The techniques of flow cytometry, scanning and transmission electron microscopy, and confocal scanning laser microscopy were used to study the physiology of in the early stages of surface-attached culture, and to make direct comparisons with planktonic bacteria grown under the same conditions. Attached bacteria growing in nutrient-rich batch culture were found to go through the same growth phases as equivalent planktonic cultures, but with an exponential growth rate of about half that of the planktonic bacteria. Viability of attached bacteria was very high (around 100%) throughout the first 24 h of growth. The size and protein content of attached bacteria varied with growth phase, and both measurements were always smaller than in planktonic bacteria at equivalent growth phases. Respiratory activity per bacterium, as measured by flow cytofluorimetry, and corrected for cell volume, peaked very early in attached cultures (before the first cell division) and declined from then on, whereas in planktonic bacteria it peaked in late exponential phase. Attached and planktonic bacteria showed thicker cell walls in stationary phase than in exponential phase. Membrane potentials of planktonic and attached bacteria were similar in stationary phase, but were much lower in exponential-phase attached cells than in the equivalent planktonic cells. It is apparent that a range of significant physiological adaptations occur during the early phases of attached growth.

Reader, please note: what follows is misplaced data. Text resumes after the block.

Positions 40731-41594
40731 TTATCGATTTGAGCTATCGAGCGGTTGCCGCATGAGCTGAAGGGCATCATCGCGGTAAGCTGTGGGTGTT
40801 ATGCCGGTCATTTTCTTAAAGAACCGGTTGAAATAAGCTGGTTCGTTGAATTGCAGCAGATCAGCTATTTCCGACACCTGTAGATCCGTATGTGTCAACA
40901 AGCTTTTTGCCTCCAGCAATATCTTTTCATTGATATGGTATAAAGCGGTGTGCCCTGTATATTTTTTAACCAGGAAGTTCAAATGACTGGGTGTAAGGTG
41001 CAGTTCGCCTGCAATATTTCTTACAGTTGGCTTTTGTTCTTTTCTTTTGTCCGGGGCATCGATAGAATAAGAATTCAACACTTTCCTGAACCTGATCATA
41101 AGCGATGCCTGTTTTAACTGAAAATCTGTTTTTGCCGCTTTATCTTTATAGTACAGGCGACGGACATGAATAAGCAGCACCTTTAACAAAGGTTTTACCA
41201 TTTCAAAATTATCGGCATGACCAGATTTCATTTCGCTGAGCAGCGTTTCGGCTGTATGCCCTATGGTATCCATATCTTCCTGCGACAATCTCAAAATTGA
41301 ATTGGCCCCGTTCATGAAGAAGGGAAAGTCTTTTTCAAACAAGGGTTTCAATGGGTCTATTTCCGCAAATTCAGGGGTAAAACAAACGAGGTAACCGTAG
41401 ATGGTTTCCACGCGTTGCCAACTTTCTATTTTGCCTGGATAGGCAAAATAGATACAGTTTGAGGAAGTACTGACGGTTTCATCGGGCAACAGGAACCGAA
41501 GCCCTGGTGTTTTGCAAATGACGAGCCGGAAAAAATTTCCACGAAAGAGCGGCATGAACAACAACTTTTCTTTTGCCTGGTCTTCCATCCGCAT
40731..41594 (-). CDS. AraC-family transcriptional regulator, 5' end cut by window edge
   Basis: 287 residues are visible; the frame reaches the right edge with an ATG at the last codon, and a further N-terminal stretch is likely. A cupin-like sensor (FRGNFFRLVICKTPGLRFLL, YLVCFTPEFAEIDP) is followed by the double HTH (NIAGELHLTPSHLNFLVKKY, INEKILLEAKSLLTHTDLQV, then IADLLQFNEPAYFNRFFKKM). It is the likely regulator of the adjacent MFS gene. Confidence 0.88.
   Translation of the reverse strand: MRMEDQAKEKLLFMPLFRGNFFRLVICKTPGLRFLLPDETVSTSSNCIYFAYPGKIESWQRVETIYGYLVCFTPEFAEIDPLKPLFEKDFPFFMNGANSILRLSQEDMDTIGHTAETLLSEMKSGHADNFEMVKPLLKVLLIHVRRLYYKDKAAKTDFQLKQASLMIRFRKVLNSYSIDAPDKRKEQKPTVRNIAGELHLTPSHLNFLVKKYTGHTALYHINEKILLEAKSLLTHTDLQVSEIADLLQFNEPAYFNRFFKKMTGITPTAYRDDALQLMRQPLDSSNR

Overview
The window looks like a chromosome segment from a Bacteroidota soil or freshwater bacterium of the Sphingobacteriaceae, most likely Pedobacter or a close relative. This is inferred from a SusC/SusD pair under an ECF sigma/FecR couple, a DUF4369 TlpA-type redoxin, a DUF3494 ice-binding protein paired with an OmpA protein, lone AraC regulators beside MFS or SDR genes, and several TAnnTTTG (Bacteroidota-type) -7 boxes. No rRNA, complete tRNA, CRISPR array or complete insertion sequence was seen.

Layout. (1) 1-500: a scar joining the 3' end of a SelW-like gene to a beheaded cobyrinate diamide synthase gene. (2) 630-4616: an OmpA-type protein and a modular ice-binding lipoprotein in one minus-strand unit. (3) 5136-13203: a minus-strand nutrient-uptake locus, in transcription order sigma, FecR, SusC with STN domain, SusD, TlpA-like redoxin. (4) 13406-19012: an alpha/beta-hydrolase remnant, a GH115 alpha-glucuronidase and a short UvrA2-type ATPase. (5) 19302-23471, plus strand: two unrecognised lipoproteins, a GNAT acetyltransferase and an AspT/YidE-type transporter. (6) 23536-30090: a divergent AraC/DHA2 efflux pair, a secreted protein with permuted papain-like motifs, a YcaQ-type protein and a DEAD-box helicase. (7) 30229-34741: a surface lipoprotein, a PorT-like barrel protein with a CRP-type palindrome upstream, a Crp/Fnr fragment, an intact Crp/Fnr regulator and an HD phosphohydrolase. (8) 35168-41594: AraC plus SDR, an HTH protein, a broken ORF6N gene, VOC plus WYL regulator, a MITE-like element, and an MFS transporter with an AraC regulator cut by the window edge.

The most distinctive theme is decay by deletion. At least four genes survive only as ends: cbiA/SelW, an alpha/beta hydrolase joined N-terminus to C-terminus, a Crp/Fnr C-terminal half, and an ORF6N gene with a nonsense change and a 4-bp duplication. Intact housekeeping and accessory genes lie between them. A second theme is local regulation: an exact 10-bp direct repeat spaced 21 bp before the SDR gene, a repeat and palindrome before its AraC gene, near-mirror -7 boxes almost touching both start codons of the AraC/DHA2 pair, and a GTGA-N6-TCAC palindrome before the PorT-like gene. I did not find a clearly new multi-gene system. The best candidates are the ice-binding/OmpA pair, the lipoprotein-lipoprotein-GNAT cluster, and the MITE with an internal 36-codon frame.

Article metrics loading...

Loading full text...

Full text loading...


Most cited this month Most Cited RSS feed

This is a required field
Please enter a valid email address
Approval was a Success
Invalid data
An Error Occurred
Approval was partially successful, following selected items could not be processed due to error